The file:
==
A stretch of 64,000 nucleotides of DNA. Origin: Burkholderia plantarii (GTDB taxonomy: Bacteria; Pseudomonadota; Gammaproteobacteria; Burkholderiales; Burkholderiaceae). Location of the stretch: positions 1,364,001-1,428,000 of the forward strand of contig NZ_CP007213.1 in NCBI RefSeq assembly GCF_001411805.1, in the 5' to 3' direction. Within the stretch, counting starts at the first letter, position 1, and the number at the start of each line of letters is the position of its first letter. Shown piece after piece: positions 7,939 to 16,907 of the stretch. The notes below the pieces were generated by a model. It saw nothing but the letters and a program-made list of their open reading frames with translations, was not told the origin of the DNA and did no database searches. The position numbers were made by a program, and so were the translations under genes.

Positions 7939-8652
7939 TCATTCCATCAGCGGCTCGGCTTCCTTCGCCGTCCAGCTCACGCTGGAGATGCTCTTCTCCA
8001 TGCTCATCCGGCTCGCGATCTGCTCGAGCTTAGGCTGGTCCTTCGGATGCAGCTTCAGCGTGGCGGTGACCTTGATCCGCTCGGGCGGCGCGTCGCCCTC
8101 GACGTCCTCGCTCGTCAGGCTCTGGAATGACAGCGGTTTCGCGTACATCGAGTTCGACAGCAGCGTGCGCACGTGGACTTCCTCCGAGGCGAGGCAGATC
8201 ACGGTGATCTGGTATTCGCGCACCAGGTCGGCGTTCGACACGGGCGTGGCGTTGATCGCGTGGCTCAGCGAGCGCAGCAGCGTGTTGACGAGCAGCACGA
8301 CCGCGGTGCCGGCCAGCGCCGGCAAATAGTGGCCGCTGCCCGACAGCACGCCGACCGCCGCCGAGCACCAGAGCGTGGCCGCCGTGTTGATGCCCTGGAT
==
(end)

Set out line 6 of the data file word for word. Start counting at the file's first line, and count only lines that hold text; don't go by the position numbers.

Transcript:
8201 ACGGTGATCTGGTATTCGCGCACCAGGTCGGCGTTCGACACGGGCGTGGCGTTGATCGCGTGGCTCAGCGAGCGCAGCAGCGTGTTGACGAGCAGCACGA